Business Strategy

Starting Your Second Career: 10 Key Considerations

second career

Whether you’re starting the second phase of your career following a break, getting another job on top of your current one or setting up a business while continuing to work for the time being, it’s not something that you can just walk into overnight.

Starting a second career requires much preparation and planning. Here are 10 things to consider as you get going.

  1. Look at Your Capabilities.  Think your capabilities through. Look at what you can bring to the party. Think about what it is you’re trying to do. It seems a simple question to ask yourself but think about what the end game is. What is the end point of this?
  2. What’s Your Idea.  In order for you to start coming up with ideas for a business or new career, you have to be clear on what it is you’re trying to achieve. Once you know this, it’ll be easier to brainstorm ideas.
  3. Have a Plan.  It’s important to practice preparedness. There is so much to think about. For instance, we need to think about any new skills we’re going to need and how we’re going to acquire them. It’s really beneficial to think about this as early as possible so that you have the time to work out how you’re going approach your second career in parallel with whatever it is you’re currently doing, whether it’s another job or bringing up your children.
  4. Get Support.  Look at the support network that you’re going to need to make this work. The ways you’re going to tap into this network will have been planned over quite a long time, if you’re smart. Launching a second career is not just about executing an idea; it’s also about using the people around you.
  5. Work Out Your Finances.  Don’t forget the key issue of economic return. Think about how much you need to be earning in order to generate a worthwhile income from your second career.
  6. Assess Your Assets.  We need to consider our skills and experiences and how those help us. When we’re dealing with the idea of launching a second career, we’ll have a certain level of fear but we can gain self-confidence by reminding ourselves of what we’re good at and what we’ve overcome and achieved in the past.
  7. Pick the Right People.  If you’ve decided to start a business as your second career, you have to decide who you’re going to run it with, if anyone. Are you going to go solo or are you going to go into business with another person or a group of people? Do you want to work with friends? The answer to this is usually no. Boundaries need to be drawn clearly for everybody and they need to be redrawn at regular intervals. A business partnership can be a career minefield and any ensuing explosions may well create great stress if contingency plans haven’t been put in place from the start.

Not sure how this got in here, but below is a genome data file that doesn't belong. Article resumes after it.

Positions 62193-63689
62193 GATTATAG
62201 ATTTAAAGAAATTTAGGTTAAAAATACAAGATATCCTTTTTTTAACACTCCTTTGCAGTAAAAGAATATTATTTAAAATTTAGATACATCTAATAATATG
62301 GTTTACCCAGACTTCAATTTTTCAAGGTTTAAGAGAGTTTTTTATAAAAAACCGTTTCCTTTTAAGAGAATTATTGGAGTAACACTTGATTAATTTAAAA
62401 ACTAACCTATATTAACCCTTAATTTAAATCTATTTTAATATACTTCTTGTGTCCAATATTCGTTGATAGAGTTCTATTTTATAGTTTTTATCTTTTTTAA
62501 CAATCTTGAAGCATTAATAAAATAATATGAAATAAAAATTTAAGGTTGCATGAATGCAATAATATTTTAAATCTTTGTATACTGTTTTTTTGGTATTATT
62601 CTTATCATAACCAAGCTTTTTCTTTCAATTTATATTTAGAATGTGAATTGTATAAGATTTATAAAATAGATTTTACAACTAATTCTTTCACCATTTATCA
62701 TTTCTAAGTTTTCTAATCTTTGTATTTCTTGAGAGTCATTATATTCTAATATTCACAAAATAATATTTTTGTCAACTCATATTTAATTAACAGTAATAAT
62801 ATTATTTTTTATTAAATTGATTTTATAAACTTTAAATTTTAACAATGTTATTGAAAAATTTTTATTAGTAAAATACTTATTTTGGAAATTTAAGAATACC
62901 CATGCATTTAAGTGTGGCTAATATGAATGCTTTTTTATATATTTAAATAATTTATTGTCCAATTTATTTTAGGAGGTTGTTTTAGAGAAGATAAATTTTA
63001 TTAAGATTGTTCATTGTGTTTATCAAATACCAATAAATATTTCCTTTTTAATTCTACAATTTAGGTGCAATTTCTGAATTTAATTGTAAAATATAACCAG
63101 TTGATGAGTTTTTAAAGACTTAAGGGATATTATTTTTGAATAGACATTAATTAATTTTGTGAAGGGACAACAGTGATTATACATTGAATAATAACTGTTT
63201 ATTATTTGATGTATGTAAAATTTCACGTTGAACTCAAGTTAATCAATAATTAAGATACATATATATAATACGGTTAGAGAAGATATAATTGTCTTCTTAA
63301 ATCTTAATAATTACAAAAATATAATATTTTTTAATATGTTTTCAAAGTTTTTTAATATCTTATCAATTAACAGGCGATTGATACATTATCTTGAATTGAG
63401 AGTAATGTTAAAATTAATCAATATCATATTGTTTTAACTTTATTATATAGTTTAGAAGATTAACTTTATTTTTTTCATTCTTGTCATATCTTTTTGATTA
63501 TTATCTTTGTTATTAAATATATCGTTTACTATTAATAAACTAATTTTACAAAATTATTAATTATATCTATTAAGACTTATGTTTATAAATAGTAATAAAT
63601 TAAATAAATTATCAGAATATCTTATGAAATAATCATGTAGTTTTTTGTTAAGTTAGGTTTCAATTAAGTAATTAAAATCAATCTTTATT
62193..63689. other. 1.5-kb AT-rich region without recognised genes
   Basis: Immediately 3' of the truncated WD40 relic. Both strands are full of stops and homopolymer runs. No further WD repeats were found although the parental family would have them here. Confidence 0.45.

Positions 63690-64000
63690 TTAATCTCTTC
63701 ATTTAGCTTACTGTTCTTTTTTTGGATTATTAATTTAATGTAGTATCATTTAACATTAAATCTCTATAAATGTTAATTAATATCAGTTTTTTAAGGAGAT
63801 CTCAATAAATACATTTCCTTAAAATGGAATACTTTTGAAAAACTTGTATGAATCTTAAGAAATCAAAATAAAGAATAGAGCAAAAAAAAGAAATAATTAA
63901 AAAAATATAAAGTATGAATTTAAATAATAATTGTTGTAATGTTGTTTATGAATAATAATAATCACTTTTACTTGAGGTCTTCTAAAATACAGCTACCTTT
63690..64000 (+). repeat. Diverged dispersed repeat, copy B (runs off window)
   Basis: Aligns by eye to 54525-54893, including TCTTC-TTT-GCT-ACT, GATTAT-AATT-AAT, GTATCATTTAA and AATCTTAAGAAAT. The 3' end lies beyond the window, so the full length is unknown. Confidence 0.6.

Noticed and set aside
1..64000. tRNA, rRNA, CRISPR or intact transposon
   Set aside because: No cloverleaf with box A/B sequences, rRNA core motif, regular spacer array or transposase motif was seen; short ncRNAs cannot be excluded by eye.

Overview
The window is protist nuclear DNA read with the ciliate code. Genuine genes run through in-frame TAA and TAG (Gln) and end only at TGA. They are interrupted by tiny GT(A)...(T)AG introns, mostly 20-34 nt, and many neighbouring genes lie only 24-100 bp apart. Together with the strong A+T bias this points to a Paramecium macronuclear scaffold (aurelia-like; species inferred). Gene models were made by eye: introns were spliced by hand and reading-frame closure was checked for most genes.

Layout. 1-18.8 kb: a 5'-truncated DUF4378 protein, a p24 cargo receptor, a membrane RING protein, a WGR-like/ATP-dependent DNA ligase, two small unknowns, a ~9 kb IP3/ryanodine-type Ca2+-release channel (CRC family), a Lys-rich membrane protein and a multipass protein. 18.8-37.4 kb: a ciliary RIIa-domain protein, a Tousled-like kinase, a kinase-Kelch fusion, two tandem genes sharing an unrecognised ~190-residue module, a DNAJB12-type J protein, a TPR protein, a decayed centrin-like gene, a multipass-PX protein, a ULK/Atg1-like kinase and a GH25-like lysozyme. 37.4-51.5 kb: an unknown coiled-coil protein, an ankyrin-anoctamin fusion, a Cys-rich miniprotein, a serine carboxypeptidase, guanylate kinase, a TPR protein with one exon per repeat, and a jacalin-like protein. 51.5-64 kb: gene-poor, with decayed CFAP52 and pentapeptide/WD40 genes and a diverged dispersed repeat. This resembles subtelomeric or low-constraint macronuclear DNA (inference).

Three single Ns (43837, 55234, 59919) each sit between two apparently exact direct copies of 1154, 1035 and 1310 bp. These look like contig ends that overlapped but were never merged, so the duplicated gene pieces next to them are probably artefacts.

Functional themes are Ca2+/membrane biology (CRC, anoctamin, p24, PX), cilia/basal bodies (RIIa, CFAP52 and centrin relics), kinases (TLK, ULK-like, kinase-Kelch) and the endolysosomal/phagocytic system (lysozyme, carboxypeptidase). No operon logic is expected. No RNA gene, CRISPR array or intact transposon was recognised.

8. Take Your Time.  If you’ve been spending a lot of time parenting and are now looking to fill that time with your second career instead, step into it tentatively and prepare for new routines that both you and your children will have to adapt to. It’s really worthwhile just getting used to leaving your children with somebody else by doing so for the odd day or so here and there before you start your new career in earnest.
  9. Think About Presentation.  Take a long, hard look at your clothing, shoes and accessories. Smarten yourself up in terms of your appearance so that you’ll be treated like the professional you are, right from the start.
  10. Do Your Research.  How much deep-dive homework can you do to get into the swim? When you were working full time it was second nature to know all about, say, project management. If you’re returning from a career break, what do you need to know about the changes in the world of project management? Also research how you’re going to telegraph to others what you’re doing. Don’t feel alone but instead seek out people who seem important to your field and who are able to support you in your new endeavor. (The Ivy Exec Mentor Network has mentors who can help!)

About the Author

This article is provided by Simon North. Simon is Founder of Position Ignition, which created the Career Ignition Club – a leading career support and career development resource for career conscious professionals.